Case Report

Wegener’s Granulomatosis of the Orbit

  • Bülent Yazıcı
  • Nedime Deveci Demir
  • Gökben Bilek

Received Date: 17.09.2009 Accepted Date: 15.12.2009 Turk J Ophthalmol 2010;40(1):53-56

To present a patient with an orbital mass and compressive optic neuropathy developed secondary to Wegener’s granulomatosis (WG). The medical chart of the patient was reviewed. The clinical and laboratory findings were recorded. A 60-year-old male patient presented with complaints of bulging of his left eye, decrease in vision, and diplopia. The patient had a history of limited form of WG and had been receiving systemic chemotherapy (corticosteroids and azathioprine) for 5 years prior to his presentation. On examination, proptosis, total restrictive ophthalmoplegia and compressive optic neuropathy were found. Erythrocyte sedimentation rate increased, and c-ANCA was negative and p-ANCA was positive. Radiological examination showed a soft tissue mass in the inferior and medial orbit, extending to the apex of the orbit. An incisional orbital biopsy revealed histological findings consistent with WG. A subtotal mass excision was performed through transconjunctival orbitotomy, since the orbital findings deteriorated despite the medical treatment with cyclophosphamide and corticosteroids. After surgery, proptosis and ocular surface findings improved considerably, but ophthalmoplegia and visual loss secondary to optic neuropathy persisted. The residual orbital mass did not regrow during the follow-up of 22 months. Orbital masses due to WG may cause compressive optic neuropathy and ophthalmoplegia. If the orbital symptoms deteriorate despite the systemic immunosuppressive treatment, surgical debulking of the orbital mass may provide significant clinical improvement.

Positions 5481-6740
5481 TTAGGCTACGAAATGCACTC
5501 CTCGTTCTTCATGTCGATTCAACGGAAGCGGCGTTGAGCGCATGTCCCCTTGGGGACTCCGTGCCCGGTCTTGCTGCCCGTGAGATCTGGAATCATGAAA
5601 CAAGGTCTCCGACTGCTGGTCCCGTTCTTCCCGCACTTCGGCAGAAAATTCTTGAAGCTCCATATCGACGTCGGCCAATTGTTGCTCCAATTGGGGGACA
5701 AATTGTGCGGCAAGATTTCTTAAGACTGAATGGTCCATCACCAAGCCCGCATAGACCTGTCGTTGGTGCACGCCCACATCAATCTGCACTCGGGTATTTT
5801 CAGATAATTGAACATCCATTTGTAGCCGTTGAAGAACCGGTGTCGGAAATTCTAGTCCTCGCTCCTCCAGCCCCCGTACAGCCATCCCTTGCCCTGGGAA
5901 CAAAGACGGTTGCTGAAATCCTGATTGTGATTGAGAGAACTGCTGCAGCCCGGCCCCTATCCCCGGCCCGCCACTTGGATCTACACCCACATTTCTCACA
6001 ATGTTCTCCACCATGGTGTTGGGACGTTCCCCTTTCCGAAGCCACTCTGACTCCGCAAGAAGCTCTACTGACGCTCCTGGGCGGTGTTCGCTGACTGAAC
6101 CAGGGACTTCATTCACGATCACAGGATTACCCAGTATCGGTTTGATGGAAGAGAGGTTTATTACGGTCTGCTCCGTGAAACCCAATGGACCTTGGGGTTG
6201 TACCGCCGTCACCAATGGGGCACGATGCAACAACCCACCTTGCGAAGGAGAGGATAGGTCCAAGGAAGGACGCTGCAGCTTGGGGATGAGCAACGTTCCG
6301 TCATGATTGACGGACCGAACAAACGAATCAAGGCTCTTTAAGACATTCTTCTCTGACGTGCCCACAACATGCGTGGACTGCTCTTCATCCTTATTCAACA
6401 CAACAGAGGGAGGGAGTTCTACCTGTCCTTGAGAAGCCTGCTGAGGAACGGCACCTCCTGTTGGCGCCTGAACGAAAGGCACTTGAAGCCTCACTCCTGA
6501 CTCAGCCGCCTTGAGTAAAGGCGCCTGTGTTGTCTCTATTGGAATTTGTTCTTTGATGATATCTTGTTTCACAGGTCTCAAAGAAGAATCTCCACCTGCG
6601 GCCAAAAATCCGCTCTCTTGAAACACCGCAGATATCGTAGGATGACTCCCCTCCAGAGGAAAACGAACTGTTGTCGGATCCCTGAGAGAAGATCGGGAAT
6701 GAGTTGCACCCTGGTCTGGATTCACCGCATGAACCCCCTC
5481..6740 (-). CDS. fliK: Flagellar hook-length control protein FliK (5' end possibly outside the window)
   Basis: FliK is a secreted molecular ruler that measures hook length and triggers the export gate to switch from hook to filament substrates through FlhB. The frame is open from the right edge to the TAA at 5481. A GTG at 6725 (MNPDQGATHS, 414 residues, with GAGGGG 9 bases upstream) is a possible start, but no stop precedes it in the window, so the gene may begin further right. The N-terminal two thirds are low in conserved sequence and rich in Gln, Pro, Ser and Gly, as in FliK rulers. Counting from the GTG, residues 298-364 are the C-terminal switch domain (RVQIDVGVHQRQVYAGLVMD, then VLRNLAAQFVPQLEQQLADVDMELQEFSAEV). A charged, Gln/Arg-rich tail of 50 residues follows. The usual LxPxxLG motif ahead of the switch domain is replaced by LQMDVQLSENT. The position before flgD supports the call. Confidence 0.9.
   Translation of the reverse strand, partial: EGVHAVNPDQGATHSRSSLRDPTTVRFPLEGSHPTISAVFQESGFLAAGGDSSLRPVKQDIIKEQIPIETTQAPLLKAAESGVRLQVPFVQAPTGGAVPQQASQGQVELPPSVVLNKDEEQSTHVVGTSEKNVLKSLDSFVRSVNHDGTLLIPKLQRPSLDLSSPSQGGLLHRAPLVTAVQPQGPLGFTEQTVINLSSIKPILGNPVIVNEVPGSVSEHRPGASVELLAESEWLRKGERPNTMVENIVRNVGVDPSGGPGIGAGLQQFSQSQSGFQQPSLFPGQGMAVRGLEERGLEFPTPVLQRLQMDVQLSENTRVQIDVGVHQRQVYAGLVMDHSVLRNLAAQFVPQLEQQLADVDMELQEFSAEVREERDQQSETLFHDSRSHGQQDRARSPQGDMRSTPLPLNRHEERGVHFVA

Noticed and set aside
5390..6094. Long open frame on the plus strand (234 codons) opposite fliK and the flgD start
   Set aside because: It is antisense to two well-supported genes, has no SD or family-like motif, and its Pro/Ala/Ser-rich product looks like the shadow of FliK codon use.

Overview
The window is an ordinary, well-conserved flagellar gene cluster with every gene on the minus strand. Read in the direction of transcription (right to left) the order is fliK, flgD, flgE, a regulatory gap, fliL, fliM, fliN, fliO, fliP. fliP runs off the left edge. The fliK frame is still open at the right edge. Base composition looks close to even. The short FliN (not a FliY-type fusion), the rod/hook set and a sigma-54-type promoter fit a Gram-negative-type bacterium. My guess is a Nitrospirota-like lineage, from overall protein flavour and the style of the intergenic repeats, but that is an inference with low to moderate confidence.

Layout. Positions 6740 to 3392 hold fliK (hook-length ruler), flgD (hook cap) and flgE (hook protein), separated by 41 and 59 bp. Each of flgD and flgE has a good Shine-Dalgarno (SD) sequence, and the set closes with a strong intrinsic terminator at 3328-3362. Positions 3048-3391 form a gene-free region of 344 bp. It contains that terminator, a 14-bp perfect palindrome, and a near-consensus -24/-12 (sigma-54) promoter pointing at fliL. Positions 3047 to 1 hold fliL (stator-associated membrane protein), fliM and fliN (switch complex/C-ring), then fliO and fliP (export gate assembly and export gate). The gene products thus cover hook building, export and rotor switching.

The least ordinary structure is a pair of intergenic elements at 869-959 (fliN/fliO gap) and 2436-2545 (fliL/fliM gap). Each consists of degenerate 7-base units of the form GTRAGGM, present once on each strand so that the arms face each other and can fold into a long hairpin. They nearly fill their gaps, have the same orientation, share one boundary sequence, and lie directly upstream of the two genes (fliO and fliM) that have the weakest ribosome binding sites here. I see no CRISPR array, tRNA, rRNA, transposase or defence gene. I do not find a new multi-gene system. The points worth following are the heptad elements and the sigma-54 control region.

Keywords: Compressive optic neuropathy, ophthalmoplegia, orbita, surgical treatment, Wegener’s granulomatosis

Full Text (Turkish)